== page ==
Today’s event is a significant milestone in this administration’s quest to develop the agricultural sector in line with our stated objectives of economic diversification, food security, self-reliance and prosperity for all.
In the nine months that we have been in office, we have invested substantial resources, personnel, time and energy to stimulate agricultural production through the Production and Processing Support Programme (PPSP). As you may be aware, the PPSP is an agricultural value chain support programme designed to upscale the use of modern inputs and technologies and increase outputs and productivity of crop, livestock and fishery enterprises. This is in consonance with our electoral promise to reform the agricultural sector for the purposes of wealth creation, boosting employment, achieving value addition and sustainable economic growth.
There are clear indications of bountiful harvest from the agricultural sector occasioned by the timely and efficient distribution of farm inputs - seedlings, production technologies and materials – under the PPSP to farmers across the State. However, we must do much more than boost the yields from the agricultural sector. Without value chain development, we would not have achieved anything significantly different from previous interventions in the agricultural sector.
Aside from poor technology and insufficient funding, poor extension and disjointed value chains constitute major disincentive to farmers. It is a fact that farmers have been known to sell their produce at giveaway prices simply because of the absence of storage facilities and lack of marketing outlets for the distribution and sale of their products.
As long as our farmers don’t have ready markets for their produce and at the right price, they will remain in perpetual poverty even if their yields triple or quadruple. In addition, they will not see the value in embracing government policies targeted at higher productivity in the face of low returns on investment. Worse still, farming will remain unattractive to would-be farmers and investors.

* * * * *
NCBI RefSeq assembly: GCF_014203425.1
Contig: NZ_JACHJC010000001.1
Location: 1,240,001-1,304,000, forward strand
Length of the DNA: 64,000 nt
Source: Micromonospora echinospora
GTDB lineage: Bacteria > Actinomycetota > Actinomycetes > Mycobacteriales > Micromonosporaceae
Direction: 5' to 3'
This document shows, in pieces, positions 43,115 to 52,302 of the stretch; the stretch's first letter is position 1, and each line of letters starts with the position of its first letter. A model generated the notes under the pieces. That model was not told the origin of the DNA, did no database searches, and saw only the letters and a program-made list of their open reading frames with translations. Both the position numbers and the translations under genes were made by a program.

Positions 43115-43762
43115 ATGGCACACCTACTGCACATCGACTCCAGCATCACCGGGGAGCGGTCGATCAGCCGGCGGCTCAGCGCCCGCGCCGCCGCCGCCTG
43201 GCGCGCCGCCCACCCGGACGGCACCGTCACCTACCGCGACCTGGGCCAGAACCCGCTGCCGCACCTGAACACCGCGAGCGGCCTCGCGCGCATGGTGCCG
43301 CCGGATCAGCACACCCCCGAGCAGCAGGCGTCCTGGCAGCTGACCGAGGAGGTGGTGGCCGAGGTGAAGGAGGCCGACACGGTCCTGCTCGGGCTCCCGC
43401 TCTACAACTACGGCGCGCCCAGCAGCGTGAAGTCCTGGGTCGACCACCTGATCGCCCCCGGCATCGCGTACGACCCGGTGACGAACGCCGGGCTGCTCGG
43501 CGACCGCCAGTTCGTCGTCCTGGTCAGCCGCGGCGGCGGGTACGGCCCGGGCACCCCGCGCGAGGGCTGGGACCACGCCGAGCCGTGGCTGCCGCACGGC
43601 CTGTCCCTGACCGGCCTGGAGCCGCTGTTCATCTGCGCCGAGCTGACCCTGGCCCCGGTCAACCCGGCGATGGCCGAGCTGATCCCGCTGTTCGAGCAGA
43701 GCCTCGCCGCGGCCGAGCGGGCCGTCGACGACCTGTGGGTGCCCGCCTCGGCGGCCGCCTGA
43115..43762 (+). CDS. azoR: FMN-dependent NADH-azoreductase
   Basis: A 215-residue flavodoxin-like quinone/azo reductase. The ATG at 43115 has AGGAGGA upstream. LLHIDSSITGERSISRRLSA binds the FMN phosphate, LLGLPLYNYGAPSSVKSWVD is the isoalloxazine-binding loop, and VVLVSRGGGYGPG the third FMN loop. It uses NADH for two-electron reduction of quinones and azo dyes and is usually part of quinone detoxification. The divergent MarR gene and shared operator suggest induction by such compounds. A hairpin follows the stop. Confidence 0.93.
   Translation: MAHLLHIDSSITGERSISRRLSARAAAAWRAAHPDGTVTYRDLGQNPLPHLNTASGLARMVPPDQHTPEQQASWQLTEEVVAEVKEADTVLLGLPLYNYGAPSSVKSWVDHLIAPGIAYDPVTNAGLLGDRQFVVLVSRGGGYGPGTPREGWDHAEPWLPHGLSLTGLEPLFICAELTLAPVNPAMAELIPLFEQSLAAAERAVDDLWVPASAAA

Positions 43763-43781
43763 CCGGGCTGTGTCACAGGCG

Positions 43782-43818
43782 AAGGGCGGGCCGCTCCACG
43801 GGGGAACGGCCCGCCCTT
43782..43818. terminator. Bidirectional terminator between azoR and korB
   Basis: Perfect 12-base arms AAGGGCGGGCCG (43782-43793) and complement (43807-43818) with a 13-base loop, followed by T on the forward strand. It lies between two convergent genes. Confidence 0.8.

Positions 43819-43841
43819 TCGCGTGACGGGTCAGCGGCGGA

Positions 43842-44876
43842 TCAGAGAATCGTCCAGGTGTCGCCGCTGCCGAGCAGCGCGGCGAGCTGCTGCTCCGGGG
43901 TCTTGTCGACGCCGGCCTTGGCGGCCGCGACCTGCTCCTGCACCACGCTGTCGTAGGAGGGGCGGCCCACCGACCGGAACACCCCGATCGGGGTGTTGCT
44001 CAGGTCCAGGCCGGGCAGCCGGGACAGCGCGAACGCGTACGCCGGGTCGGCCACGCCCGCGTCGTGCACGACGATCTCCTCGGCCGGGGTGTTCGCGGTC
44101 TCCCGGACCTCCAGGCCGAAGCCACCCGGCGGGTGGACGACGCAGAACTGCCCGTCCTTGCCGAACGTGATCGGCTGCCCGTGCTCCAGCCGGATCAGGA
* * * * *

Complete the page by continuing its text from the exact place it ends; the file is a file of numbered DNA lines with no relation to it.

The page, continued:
The Agricultural Marketing Coordination Committee that is being inaugurated today is designed to tackle the marketing challenges faced by farmers in Delta State. The work of this Committee should help our farmers worry less about finding suitable markets for their produce, while ensuring that they prosper from the work of their hands, thereby make farming attractive once again.
In the light of the foregoing, the terms of reference of the Agricultural Marketing Coordination Committee are as follows:
- Identify existing and potential markets for agricultural produce and devise measures and arrangements for farmers to access those markets;
- Obtain and disseminate market information to agricultural producers and thereby improve information flow between farmers (sellers) and processors (buyers);
- Proffer measures for establishing and improving market infrastructure and facilities such as warehouses, cold storage, output aggregation and processing centres etc;
- Identify and coordinate measures for facilitating the links between production clusters/farmers and off-takers within and outside the State;
- Identify and coordinate actionable measures to encourage market-oriented production by farmers;
- Organise and facilitate capacity building for market intermediaries and brokerage along the commodity marketing channels; and
- Collaborate with national and international agencies in fostering linkages between farmers and markets.
I pray for God’s wisdom and guidance for all of you in this all- important assignment.
- Speech at the inauguration of Agricultural Marketing Coordination Committee at the EXCO Chambers, New Government House, Asaba.